As it stands, there are currently 2,050 housing units and approximately 5.8 million square feet of commercial space, according to the report. As officials have eyed the proposal, much attention has been paid to the need to build a financially viable project.

The ratio of commercial space to residential units has served as a point of conflict between locals who expect the project to generate revenue for Brisbane and others who see the site as a vehicle for correcting the imbalance of local jobs and housing opportunities.

In previous discussions, many Brisbane residents have vigorously opposed the proposal to build any homes at the site, citing concerns that deeply contaminated soil makes the Baylands dangerous and unlivable.

Officials, meanwhile, have noted pressure to build new homes at the site. Most notably, they pointed to draft legislation crafted by local legislators intended to mandate residential development at the site.

While the legislation was not proposed during a previous legislative session in Sacramento, Brisbane officials have said they expect the proposal to return unless some residential construction is allowed.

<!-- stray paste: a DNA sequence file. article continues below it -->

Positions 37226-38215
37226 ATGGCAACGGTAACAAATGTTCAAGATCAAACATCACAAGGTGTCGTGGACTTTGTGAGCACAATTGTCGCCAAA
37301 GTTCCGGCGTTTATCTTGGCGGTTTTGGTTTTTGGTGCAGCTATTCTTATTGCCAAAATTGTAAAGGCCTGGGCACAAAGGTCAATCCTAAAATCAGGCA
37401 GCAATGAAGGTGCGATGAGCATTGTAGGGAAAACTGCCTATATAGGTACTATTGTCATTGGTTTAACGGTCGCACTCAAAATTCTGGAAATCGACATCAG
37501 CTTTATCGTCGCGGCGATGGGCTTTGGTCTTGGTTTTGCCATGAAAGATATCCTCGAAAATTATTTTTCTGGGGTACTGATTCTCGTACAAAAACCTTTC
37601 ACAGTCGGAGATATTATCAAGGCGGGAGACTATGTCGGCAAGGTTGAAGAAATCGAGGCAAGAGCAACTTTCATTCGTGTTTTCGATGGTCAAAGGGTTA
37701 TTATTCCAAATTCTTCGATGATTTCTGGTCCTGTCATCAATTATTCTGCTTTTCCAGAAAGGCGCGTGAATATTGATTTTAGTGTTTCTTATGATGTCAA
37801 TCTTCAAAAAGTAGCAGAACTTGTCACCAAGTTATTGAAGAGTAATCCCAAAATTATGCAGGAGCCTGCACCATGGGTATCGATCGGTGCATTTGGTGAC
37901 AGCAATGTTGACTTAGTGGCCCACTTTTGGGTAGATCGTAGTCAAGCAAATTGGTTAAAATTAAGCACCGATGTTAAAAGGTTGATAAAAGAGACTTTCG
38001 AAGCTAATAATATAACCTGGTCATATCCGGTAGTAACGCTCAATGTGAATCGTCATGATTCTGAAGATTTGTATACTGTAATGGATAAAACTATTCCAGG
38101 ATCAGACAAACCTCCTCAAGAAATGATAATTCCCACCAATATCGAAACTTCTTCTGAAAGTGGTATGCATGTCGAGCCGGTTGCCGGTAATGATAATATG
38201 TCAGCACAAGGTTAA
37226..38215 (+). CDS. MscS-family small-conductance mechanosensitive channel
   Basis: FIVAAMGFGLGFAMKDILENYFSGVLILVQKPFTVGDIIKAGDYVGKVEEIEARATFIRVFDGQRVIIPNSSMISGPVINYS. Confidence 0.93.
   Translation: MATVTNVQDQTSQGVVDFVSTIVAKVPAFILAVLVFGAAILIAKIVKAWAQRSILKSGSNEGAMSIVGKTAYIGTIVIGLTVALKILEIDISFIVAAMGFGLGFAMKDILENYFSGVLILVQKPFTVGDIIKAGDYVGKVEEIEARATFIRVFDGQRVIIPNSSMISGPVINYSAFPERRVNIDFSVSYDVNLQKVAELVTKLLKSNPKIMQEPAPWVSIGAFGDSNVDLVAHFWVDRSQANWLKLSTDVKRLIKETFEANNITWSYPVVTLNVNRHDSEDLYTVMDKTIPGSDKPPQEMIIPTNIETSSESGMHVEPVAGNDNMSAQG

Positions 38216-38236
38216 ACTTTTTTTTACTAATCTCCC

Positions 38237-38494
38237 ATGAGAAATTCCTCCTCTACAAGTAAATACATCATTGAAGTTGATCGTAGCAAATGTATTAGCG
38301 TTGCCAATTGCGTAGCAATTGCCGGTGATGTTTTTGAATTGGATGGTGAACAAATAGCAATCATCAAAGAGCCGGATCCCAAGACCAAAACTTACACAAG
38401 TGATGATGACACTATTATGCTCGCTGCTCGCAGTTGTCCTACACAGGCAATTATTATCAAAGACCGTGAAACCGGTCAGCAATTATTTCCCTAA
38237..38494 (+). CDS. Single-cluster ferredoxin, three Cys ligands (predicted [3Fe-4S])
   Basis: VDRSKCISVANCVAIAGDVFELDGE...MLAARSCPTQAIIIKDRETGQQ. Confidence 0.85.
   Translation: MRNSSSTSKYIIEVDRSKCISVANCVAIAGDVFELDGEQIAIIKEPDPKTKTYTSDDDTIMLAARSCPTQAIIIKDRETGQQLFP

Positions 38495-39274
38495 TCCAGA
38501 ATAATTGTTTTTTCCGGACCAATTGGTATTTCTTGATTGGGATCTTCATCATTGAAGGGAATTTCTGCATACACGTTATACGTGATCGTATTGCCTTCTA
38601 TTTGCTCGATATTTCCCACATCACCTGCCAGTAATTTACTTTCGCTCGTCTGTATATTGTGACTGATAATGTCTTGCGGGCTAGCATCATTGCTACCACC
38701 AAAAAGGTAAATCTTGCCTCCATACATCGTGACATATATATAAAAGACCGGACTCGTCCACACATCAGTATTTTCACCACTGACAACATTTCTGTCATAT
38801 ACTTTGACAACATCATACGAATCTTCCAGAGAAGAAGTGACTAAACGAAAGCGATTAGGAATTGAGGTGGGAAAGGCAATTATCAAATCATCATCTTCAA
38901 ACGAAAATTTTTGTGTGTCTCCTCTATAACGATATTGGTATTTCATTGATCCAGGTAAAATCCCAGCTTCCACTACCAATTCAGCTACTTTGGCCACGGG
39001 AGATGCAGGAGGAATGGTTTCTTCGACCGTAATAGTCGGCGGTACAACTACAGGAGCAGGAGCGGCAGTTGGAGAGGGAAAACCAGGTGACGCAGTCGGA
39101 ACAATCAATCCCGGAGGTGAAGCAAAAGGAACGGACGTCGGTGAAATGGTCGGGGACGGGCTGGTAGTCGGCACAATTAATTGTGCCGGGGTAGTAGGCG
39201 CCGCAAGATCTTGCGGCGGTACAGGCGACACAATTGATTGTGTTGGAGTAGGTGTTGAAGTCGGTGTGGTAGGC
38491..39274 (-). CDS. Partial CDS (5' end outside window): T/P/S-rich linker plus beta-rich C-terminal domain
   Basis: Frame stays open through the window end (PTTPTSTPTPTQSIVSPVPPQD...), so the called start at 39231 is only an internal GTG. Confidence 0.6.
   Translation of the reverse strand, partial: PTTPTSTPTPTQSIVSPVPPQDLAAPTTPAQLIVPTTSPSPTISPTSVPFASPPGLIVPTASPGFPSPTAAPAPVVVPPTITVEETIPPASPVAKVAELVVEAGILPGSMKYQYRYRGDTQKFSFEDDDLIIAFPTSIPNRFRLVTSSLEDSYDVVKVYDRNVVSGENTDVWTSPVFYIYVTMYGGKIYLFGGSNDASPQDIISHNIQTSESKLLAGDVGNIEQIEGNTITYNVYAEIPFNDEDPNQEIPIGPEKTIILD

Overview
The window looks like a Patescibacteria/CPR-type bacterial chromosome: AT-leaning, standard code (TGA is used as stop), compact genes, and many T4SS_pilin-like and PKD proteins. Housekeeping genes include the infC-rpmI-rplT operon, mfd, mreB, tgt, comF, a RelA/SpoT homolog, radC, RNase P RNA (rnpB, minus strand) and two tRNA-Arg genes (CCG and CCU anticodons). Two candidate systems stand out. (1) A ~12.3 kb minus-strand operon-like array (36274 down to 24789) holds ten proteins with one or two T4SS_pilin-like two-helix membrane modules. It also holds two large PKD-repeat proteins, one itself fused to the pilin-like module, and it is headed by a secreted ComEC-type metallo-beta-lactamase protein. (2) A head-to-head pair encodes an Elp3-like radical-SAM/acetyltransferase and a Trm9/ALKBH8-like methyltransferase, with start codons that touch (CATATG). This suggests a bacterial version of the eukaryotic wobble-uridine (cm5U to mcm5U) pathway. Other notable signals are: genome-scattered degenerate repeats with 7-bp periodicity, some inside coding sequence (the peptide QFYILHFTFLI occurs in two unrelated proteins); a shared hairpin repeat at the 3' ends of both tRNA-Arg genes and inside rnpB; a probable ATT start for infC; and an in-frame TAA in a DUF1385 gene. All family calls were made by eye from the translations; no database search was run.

Under such an impression, officials have warned voters who stand to hold the final say in the matter that approving a moderate amount of housing at the site may be their only chance at maintaining local control.

Should voters deny the development proposal, which will be defined in ballot measure language up for discussion at the meeting, officials have warned of the likelihood that state lawmakers will pass legislation deferring to the developer’s vision for the site.

In an effort to retain some authority through the process, officials drafted a proposal designed to facilitate amendments to the general plan, while also making way for creation of a specific plan at the site and development agreement for the project.

The policies potentially generated through the forthcoming documents address soil remediation, infrastructure construction, financial standards and construction mandates, among other requirements to be met by the developer.

As councilmembers examine opportunities presented through the general plan amendments, officials note that residential development could be mandated within a close distance to the other amenities to be built such as parks, schools or transit lines.